Professor Michael Baker has called on the country and the Government to accept yo-yo-ing from alert levels when dealing with the delta variant of the COVID-19 virus.
Speaking on Radio NZ on Sunday, Baker said even though the yo-yo effect isn't "politically acceptable", he did feel it's the next step in our response to dealing with the virus.
"One of the wider questions is that we should have a high tolerance of the yo-yo effect," Baker told RNZ.
"I know this isn't politically acceptable but if you're trying to predict what the outbreak is doing, it might be sensible to allow the country to move down [alert levels] more quickly outside Auckland and accept we can go back up alert levels if necessary.
"But since it's become quite politicised and Governments might be punished for making that sort of decision, it means we are overly cautious.
"I think we could take a more nuanced approach and accept we are going to adjust our response according to what the outbreak numbers are telling us."
This comes after speculation in the media suggested that New Zealand's elimination strategy could be coming to an end.
Baker feels the next step in our response to the COVID-19 pandemic is focusing on essential workers who are at the highest risk of transmitting the virus.
"I think the big focus should be on essential workers," Baker told RNZ.
"They're are the people - 10 to 15 percent - that leave home every day to keep the country running.
"They're doing a wonderful job but they're at a higher risk and can also become infectious and transmit the virus more widely.
"We have already seen in supermarkets and healthcare settings there have been essential workers that have been found to be infected.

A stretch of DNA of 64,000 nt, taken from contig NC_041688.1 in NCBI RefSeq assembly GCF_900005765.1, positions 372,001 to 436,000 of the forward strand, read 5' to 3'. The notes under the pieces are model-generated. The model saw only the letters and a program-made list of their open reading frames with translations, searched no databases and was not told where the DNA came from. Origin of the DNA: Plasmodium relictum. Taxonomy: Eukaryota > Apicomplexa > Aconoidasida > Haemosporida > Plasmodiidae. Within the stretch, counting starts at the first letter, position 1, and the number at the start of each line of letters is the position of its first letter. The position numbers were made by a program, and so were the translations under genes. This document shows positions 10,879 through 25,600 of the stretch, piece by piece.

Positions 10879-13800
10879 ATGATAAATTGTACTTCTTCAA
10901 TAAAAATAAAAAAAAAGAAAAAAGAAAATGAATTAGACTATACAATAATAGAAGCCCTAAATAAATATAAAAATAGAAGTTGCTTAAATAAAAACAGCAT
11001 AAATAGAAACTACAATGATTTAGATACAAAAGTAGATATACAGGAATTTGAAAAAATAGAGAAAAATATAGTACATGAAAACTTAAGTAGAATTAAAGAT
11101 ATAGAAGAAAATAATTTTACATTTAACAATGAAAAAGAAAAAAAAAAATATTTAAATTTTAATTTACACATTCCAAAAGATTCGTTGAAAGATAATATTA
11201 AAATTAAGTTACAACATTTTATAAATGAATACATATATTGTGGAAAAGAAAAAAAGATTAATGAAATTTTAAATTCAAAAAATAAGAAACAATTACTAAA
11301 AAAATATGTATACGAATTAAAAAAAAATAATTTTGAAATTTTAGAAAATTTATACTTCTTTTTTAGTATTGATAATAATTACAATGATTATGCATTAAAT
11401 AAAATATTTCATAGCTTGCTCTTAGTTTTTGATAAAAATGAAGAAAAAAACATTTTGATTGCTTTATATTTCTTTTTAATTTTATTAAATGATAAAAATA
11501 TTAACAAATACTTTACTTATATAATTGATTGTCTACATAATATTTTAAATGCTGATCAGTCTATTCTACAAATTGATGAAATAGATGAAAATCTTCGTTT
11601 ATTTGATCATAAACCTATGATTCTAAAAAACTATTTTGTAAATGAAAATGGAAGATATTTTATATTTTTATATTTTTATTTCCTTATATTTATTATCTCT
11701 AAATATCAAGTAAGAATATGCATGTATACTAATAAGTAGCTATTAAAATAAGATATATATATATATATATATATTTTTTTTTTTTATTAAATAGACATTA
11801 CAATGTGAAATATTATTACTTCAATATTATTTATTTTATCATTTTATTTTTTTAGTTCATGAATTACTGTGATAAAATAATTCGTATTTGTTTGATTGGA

"That's the only group really that we should be focusing our attention on but of course the other group are those not following the rules. Hopefully, there aren't many people doing that.
Baker agreed with the Government's decision to shift everyone south of Auckland down to alert level three from Wednesday.
"I think it was a very balanced decision," he said.
"We did know a large number of people had moved from Auckland across the country, they had been at places of interest and I do think we did need the two weeks to ensure that any undetected chains of transmission were going to be suppressed."
Baker did give a stern warning on RNZ that we should continue to expect cases to rise consistently.
"It appears we are going to see more than 1000 cases now," Baker says. "As the outbreak has progressed, it's become clear that more people were infected prior to lockdown on the 17th [August], which is now 12 days ago.
"So probably as many as 100 cases, maybe more, which is what I think has been driving the larger numbers than were expected.
"Looking optimistically, we seem to be on a plateau and we are seeing the effects of alert level 4 restrictions."